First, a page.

Recovery Series: Recovery from Rhinoplasty

Dr. Sacha Obaid, Board-Certified Plastic Surgeon Serving Dallas, Plano, Southlake, and Nearby Fort Worth, Texas

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You’ve decided to make changes to your nose, whether for aesthetic or medical purposes. The rhinoplasty procedure you undergo is unique to you, in that the exact steps your surgeon takes to perform it depend on the anatomy of your nose and your goals for the procedure. However, while the procedure itself can be performed in different ways, the recovery process is similar for most people.

On the Day of Surgery

When you undergo a rhinoplasty you'll receive either a general or a local anesthetic, depending on what you and your doctor decide together. If you have a local anesthetic, you can go home on the same day. If you have a general anesthetic, and if you have some health issues that may affect your recovery (which will be reviewed by your surgeon ahead of time), you may need to stay overnight for monitoring. Either way, be sure to arrange for someone to drive you home and help care for you for the first couple of days.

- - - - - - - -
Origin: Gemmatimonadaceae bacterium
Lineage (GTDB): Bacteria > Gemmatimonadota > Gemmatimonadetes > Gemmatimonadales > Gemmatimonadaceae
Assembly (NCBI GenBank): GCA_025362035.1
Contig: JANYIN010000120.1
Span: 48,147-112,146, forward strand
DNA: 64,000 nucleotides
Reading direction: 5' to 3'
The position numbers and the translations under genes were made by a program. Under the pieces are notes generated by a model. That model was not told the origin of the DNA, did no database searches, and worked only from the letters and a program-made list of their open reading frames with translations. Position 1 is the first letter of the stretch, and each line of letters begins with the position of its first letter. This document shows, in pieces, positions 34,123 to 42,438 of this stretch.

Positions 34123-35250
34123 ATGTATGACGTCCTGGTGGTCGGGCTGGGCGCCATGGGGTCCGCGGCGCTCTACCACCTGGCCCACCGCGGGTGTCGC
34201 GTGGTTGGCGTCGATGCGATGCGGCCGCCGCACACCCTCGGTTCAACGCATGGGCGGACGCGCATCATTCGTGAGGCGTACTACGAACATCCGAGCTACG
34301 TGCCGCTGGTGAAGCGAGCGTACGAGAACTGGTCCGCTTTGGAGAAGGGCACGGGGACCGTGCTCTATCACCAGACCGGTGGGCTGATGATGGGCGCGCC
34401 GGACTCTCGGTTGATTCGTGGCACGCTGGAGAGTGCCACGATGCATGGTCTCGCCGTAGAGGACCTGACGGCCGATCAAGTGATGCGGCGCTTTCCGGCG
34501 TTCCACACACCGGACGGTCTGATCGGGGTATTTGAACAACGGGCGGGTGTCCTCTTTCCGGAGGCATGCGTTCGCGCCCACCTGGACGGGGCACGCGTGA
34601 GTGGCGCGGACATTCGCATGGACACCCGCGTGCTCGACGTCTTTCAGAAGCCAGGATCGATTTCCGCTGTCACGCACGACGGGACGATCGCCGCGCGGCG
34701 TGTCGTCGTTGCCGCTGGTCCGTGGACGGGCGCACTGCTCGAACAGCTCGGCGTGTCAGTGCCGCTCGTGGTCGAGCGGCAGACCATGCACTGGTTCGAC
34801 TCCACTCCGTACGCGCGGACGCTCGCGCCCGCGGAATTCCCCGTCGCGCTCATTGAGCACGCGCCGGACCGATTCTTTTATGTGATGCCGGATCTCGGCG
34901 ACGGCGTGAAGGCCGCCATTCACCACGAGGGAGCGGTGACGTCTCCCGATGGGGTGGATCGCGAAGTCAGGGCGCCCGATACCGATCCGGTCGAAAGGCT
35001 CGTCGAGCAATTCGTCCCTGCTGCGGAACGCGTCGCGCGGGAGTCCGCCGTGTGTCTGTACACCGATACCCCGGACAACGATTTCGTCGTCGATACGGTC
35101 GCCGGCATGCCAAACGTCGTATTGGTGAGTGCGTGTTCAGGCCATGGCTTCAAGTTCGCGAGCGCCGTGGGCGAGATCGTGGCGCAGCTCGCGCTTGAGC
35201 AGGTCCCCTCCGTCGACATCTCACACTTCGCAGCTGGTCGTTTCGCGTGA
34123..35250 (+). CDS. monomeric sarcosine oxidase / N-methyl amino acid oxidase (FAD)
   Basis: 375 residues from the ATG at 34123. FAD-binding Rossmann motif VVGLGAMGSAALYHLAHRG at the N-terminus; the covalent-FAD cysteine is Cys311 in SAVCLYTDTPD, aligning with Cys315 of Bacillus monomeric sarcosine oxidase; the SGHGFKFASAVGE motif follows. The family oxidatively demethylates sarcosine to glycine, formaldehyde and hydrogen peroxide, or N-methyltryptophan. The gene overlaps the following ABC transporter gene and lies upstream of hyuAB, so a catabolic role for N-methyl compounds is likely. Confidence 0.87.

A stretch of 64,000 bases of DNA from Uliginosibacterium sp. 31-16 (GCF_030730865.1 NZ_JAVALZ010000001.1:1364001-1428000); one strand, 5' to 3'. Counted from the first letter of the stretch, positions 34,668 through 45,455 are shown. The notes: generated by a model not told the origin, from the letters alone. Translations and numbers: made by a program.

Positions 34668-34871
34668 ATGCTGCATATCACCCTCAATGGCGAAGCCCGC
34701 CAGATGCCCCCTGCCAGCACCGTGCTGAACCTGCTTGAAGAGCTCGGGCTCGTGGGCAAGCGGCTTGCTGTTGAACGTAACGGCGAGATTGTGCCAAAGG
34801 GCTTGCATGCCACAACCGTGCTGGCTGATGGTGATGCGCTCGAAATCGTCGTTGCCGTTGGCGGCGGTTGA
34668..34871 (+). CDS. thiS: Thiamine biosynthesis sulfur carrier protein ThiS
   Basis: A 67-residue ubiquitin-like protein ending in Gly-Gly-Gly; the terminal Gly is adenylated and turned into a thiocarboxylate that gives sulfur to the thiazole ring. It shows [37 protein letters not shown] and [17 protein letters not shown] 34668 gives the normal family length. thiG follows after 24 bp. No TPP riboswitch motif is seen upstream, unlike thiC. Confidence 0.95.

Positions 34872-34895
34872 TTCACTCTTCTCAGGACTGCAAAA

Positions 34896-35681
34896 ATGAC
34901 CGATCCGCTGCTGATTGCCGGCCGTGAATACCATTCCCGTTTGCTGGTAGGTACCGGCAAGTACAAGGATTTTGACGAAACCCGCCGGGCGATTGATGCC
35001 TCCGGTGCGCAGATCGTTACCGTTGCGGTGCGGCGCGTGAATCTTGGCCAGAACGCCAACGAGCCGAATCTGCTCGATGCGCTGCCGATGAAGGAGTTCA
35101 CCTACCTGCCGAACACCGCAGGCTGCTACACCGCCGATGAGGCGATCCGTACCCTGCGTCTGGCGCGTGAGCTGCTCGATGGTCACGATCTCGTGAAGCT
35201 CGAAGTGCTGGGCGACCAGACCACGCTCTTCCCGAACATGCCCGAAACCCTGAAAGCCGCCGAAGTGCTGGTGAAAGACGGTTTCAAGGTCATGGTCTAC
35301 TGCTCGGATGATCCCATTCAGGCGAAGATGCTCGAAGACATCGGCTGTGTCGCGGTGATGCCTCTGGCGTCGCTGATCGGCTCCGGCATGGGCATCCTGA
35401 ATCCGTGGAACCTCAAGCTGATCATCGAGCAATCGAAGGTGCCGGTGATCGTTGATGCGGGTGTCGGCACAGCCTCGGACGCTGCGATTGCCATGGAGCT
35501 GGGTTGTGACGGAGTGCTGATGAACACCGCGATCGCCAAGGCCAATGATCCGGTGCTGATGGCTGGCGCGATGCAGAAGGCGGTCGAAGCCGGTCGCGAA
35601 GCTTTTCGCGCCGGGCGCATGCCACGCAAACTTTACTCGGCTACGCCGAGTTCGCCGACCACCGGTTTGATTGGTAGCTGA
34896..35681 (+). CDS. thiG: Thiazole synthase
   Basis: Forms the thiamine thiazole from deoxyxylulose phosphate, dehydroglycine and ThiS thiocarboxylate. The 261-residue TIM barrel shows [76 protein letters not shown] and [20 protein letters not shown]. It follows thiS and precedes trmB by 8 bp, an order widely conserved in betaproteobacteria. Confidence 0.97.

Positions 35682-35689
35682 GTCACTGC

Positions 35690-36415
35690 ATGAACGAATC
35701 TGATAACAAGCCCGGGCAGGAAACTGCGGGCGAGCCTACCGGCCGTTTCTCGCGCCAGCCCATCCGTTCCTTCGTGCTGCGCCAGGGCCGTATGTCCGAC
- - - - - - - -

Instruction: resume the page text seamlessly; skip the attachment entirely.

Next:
The First Few Weeks After Surgery

To help your nose heal correctly, and to provide protection, your surgeon may place a splint on your nose at the end of the surgery. They might also place stents inside your nose to help with fluid drainage and to reduce swelling. During the first week, you can expect some pain in your nose, as well as headaches. For most people, over-the-counter medications recommended by your surgeon are effective at treating the pain. Your nose might also feel congested due to swelling and the placement of the stents. Don’t be concerned by some strong bruising around your nose and beneath your eyes. Most of the bruising and some of the swelling will be gone by the end of the first couple of weeks. Bed rest is advised for the first few of days of your recovery from a rhinoplasty. While you're resting, it's important to make sure your head is higher than your chest, as this helps reduce swelling and bleeding.

Getting Back to Everyday Life